For my birthday this year, I had come across this Facebook thing whereby people could contribute $10 in my name to the American Red Cross. I picked them specifically, not only because they do good things, but because they helped me possibly save a life. Back in May of 1995, I successfully performed the Heimlich maneuver on an older woman in my church at the time who was choking on some meat, without breaking her ribs. I learned that at a Red Cross training that I took in high school.
Anyway, some people did this, some people were confused by how to do it electronically and instead gave me checks. Hey, it’s all good.
And that was before the Japan earthquake, and aid organizations such as the Red Cross in whatever country you are in can use your help even more.
Still, I got a couple of gift cards, one from Amazon, one from Borders. So I got my fix of new music for a while. From Borders, I got the greatest hits albums of the Guess Who (my previous copy had disappeared), and Peter, Paul, and Mary (I saw Peter and Paul at Proctors in the fall of 2010). And I was really pleased with myself with my Amazon purchase. I looked at my wish list and noted that a Sheryl Crow album had gone down from whatever to under $5. A Madeleine Peyroux album was down at least $3 to around $10. And Judy Collins’ cover album of Leonard Cohen songs, used to be $16+ but was down to under $11. The grand total was $25.15, plus 84 cents tax, for a total of $25.99, minus the GC for a massive charge of 99 cents to the credit card. ($25 was the minimum to get free shipping.) Oh, I may have purchased newish albums by Robert Plant, Mavis Staples, and R.E.M. as well.
Carol and I got to see an amazing percussionist, Dame Evelyn Glennie, with the Albany Symphony Orchestra at the Troy Music Hall, performing a piece written by Academy Award-winning composer, John Corigliano (“The Red Violin”). Thanks to our friends Philip and Marilyn who couldn’t use the tickets. In the same week, we also saw The Lion King at Proctors in Schenectady, which was great.
My wife was confounded as to what to get me for my birthday. She thought about getting a bicycle. But, using the $100 from the CSN stores I got from Lily Hydrangea, I bought a Mongoose myself for $59 additional. She thought to buy me a TV, to replace the one we have with only two volumes, inaudible and LOUD; but then my friend Uthaclena and his wife offered their spare set when they showed up with their daughter as a surprise on my birthday weekend; the following weekend, he brought up the set.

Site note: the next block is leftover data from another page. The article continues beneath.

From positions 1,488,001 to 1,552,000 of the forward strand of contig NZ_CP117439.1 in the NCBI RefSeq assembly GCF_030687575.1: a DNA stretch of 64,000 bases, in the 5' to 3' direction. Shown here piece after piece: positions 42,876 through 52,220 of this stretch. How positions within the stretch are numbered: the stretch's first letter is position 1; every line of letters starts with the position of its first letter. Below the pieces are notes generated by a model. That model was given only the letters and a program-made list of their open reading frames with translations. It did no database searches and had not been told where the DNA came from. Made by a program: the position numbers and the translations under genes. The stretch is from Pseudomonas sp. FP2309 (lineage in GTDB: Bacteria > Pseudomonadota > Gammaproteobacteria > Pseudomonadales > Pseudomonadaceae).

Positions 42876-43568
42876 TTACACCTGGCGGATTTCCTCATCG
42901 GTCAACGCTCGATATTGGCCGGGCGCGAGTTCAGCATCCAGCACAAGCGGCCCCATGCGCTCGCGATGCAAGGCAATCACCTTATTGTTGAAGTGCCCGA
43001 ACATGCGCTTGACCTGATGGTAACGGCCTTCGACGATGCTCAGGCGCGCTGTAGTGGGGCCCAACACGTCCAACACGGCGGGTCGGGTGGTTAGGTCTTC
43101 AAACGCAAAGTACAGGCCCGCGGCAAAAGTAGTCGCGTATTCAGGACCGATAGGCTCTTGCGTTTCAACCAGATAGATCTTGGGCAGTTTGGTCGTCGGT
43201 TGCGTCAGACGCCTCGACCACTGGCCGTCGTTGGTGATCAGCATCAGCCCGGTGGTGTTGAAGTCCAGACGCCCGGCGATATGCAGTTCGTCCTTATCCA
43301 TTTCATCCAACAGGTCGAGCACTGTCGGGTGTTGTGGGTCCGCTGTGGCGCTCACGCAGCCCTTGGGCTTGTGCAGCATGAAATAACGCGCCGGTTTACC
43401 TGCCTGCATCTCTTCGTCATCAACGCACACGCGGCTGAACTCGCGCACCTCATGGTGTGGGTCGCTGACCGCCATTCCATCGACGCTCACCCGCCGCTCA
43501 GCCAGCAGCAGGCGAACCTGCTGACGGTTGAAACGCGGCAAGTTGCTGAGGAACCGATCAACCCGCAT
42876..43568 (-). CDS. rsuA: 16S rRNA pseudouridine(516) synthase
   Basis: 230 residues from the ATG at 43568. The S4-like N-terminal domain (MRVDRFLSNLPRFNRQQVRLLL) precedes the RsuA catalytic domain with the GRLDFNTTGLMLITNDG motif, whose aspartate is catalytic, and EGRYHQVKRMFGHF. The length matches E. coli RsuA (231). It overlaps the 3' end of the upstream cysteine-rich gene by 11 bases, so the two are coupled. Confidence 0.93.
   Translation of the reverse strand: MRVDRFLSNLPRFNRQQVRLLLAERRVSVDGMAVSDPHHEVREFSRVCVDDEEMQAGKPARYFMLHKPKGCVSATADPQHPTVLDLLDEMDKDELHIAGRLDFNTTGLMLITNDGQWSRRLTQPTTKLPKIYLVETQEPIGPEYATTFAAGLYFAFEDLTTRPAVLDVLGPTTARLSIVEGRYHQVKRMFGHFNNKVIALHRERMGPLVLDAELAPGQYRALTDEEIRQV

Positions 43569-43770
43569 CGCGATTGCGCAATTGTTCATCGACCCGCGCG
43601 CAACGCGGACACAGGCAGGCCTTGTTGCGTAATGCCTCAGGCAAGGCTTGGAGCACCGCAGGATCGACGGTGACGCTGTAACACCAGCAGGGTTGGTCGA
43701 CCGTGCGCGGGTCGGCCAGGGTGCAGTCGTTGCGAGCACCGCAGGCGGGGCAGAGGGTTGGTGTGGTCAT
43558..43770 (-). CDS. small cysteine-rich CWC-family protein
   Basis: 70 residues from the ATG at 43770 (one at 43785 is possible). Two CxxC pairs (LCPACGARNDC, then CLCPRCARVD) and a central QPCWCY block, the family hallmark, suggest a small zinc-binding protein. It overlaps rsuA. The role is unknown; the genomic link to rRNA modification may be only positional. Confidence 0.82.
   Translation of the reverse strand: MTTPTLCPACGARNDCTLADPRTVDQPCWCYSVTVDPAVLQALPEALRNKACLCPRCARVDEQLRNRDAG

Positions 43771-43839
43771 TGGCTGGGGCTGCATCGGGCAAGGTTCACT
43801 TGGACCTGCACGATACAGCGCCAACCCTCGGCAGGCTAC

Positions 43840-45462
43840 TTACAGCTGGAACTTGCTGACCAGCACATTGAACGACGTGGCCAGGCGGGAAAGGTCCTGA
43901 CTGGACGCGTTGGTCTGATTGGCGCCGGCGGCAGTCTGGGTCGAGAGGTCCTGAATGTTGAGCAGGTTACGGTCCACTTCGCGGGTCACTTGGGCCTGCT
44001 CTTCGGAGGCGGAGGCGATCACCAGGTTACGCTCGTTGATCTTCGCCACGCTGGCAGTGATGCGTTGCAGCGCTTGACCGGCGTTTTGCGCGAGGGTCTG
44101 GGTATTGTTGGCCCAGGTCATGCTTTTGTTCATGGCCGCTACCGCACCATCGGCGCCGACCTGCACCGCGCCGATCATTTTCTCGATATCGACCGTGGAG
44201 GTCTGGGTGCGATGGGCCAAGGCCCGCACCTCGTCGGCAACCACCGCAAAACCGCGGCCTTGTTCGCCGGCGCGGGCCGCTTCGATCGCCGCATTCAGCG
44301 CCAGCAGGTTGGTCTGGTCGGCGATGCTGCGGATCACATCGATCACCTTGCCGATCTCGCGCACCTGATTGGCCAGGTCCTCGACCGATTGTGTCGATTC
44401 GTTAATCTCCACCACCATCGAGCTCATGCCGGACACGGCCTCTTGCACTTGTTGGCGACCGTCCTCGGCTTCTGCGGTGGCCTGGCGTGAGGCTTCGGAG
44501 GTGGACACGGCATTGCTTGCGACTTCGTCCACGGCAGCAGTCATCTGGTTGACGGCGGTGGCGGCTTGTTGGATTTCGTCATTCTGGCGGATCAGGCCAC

And the wife did buy me a book, the autobiography of Ed Dague, the local newsman I admire, but a friend from work had already given it to me.
So she let me have a card party, specifically a HEARTS party, on March 19. There was a period in the 1980s where a group of us would play hearts once, twice, even thrice a week, always at the home of our charismatic and maddening friend Broome and his “this woman is a saint” wife, Penny.
At the card party, I got to see my old friends such as Orchid, who I goaded by e-mail – “You HAVE an A game?”; Jeff and Sandy, Jendy, and of course Broome. As they say, a splendid time was had by all.
So it’s been a pretty good birthday month, thanks to many of you. Well, except for some major computer problems at work, but that’s finally fixed.
Second place in this crossword contest, by my boss, is not bad, especially when the winner was a ringer.
The Cheap Flights song, complete with dancing. And subtitles?
Lots of Elizabeth (“I hate being called Liz”) Taylor tributes out there; here’s the one from Arthur.
In answering my questions, Jaquandor says something shocking about Richard Nixon. Worse, I’m inclined to agree with him.
My buddy Steve Bissette writes about D.W. Griffith’s two Biograph caveman movies, Man’s Genesis (1912) and Brute Force (1914), with a link to the latter.
Diagram For Delinquents Kickstarter project:
“This is a documentary film about the most hated man in comics history: psychiatrist Fredric Wertham.
“Beginning in the late 1940s, Wertham began publishing articles linking comic books to juvenile delinquency. This work culminated in his now-infamous 1954 book, Seduction of the Innocent. Burnings of comics were reported across the United States, and Congress held hearings into the matter, which helped spur the creation of the self-censoring body the Comics Code Authority…”
Google Alert finds – other people named Roger Green:
Roger Green Pt 1/5 ‘Feng Shui & Building Biology’ ‘Conversations with Robyn’
Roger has a background in Chinese Medicine and was a pioneer in introducing the ancient knowledge of Feng Shui to the western world.
This clip also shares some info on the harmful effects of wireless broadband on our health and sleeping patterns.
Patients who walk through the doors of Dr. Roger Green’s clinic are eagerly greeted by Izzy, Green’s 5-year-old Basset hound.
One of those passengers at Narita Airport in Tokyo, on flight No. 276, next in line on the runway when the earthquake hit, was the Rev. Roger Green, longtime pastor at Grace Baptist Church in Middletown.